Criticisms strengthen team's resolve, Captain Vui says
When the going gets tough, the tough gets going.
That’s the attitude Manu Samoa Captain, Chris Vui, has adopted amidst a storm of criticisms from within and outside Samoa ahead of the must win Rugby World Cup qualifying test match against Germany this weekend.
Speaking to the Samoa Observer yesterday, Vui said it has been tough. But he points out that the strength of the wolf is the pack.
“During tough moments, we train really hard,” he said. “We want to keep going and to keep fighting until the end. What I believe in is that if there is a past there is also a future, as leaders and a tight group that we are, as brothers that we are. We will keep on going and we will keep on fighting because there is a future for this team.
“It may not be now but Samoan rugby is a world class international team. So whatever that has happened it will not determine what would happen in the future because there are some great players in the team.
“We do get battles from outside but as a family does, as a village does we would stay tight as a team. We take the feedback and we take on that stuff and move on.”
Vui said he knows the German team is on the cusp of something great for their country. But he vows that Manu Samoa will not take a backward step on Saturday.
“We are going to keep it simple,” he said. “We have had these Pacific Nations Cup matches to see our combinations and bringing in the experience of local players through as well.
“I think now that we have finally had those two games, we've got a good balance of the players that we want to go against Germany.
“We need to fill out the field at Apia Park and the crowd, every seat there is. We don’t know what might happen. We are going to make every Samoan out there proud. Come out and support us. We need the nation.”
Vui said he is immensely proud to be the captain of the Manu Samoa. The former Captain of North Harbor, who made his Manu Samoa debut back in 2016, urges the country to rally behind the team.
He is the third child of Seta and Kay Vui from the villages of Saasaai and Lano. Despite being born and raised in New Zealand, the 25-year-old Savaii lad has seen the love and passion his parents have for their motherland.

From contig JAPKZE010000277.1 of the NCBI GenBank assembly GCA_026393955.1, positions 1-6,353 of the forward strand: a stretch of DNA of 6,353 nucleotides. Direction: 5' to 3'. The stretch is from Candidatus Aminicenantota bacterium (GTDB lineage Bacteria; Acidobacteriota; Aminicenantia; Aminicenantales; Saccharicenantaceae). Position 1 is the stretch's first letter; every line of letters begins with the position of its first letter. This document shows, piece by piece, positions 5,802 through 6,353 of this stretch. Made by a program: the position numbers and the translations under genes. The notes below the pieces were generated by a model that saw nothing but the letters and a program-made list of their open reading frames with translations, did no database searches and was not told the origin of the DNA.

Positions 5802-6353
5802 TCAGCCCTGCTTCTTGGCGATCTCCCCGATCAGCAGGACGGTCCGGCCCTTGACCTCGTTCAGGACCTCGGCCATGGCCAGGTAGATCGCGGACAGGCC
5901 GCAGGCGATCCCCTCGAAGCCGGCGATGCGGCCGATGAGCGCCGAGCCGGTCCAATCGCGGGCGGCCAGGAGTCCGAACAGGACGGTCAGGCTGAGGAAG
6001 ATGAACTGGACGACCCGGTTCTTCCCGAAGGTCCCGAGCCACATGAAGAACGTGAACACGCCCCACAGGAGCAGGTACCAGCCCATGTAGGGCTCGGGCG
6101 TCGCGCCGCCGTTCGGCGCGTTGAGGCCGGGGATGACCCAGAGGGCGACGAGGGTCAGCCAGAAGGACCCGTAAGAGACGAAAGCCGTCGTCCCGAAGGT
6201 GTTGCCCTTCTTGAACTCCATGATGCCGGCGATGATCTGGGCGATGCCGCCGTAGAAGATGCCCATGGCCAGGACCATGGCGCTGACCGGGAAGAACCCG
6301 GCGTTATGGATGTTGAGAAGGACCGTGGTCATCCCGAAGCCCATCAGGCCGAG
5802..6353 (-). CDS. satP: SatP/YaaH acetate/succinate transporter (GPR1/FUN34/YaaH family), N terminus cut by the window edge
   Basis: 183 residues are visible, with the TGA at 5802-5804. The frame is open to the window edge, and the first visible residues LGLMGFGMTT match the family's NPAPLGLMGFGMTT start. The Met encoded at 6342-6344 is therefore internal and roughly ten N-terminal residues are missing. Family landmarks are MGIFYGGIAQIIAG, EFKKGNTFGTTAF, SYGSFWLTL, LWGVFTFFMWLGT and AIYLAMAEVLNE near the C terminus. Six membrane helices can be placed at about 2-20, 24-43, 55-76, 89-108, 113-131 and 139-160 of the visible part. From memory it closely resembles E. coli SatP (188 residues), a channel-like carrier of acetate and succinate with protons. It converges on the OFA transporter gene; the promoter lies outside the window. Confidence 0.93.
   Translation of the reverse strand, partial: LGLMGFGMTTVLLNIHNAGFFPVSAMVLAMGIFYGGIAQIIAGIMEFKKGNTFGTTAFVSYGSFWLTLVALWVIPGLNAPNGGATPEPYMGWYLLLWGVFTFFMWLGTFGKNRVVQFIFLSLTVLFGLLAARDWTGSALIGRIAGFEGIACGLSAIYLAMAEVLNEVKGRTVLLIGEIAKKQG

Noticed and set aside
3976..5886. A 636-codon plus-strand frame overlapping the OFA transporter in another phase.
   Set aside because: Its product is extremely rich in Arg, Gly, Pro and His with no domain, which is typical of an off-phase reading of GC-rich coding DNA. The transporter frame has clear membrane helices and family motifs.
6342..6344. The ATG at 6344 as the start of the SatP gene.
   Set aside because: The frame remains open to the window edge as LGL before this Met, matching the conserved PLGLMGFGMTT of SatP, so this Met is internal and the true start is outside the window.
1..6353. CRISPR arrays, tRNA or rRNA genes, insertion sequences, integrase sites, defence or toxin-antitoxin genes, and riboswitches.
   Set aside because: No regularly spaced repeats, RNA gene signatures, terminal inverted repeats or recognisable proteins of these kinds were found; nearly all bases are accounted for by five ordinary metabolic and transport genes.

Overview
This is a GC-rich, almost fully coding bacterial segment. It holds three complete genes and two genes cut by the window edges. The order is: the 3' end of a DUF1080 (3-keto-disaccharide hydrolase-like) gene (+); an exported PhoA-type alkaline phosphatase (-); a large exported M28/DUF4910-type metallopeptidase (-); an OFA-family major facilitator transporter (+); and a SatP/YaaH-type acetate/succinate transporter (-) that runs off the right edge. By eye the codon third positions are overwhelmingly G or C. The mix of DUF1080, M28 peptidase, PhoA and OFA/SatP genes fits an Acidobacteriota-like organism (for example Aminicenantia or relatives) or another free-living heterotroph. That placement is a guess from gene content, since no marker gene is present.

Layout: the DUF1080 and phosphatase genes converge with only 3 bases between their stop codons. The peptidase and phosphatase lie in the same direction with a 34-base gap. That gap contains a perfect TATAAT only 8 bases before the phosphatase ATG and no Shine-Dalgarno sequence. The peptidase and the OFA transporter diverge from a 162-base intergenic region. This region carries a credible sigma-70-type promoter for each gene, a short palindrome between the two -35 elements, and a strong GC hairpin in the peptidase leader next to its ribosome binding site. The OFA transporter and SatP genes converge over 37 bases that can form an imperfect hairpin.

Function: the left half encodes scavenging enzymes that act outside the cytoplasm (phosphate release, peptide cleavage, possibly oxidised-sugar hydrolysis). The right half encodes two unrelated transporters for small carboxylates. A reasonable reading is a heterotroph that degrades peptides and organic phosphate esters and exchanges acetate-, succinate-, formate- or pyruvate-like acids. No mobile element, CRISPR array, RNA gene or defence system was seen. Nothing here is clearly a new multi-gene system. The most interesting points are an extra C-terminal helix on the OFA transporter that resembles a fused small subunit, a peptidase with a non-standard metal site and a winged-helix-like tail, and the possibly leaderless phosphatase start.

In the 80s, his family migrated to New Zealand seeking better opportunities. It was those humble memories that keep the lock player driven in his career.
“My parents were both born and raised here. Ever since I was little I have always fully supported the Manu Samoa team. I have this huge passion of what they do here and when I got into the team I didn’t know what the culture was,” he said.
“The minute I got into the environment, it was such a culture shock. Ever since then I never looked back at representing Samoa. That main part would be the passion and love for my country and my parents. I am a New Zealand born, but all heritage and culture I am a Samoan.
“My parents, they inspire me and have given up everything for me. Just like all the boys who are playing in the team, they do it for their families. These boys give up a lot to play for Samoa,” he told Samoa Observer.
“Back in those days we had absolutely nothing there. Migrating to New Zealand was a new atmosphere. Giving up some stuff back then and coming now is for me to represent them.
“My mum until now she is still on the grind, she is a butcher and she works at Pak n Save. My father is an aluminum worker. All of that takes in account of what I am trying to do here; they are my motivation and inspiration.”
Life is a mystery and for him, growing up he wanted to be a carpenter, but as seasons change, he found himself wearing the blue jersey.
“I didn’t play rugby until after high school. I joined rugby so I could play with my cousins and mates and one of the coaches saw me play and it all started from there.
“I think where the Manu has been and where it has been when I was not here, the wins have not been coming but I have to try to change and add something. That is a huge motivation, to inspire Samoans in New Zealand going for the All Blacks dream, but here we have a beautiful country that we could go and represent.”
He also mentioned the reason he does not want to cut his hair, because he would like to describe himself as Chris the great from the Manu Samoa.
“I have had my parents tell me to cut my hair so many times but I just have this urge to grow my hair. I have looked at Alesana, the Tuilagi brothers, some of the other boys.
“I hope this gives a shocking appearance to the Germans when they see us; it is more of a scaring factor than actual.”
For Chris, regardless of their previous match results, it will never determine the future and what would happen next.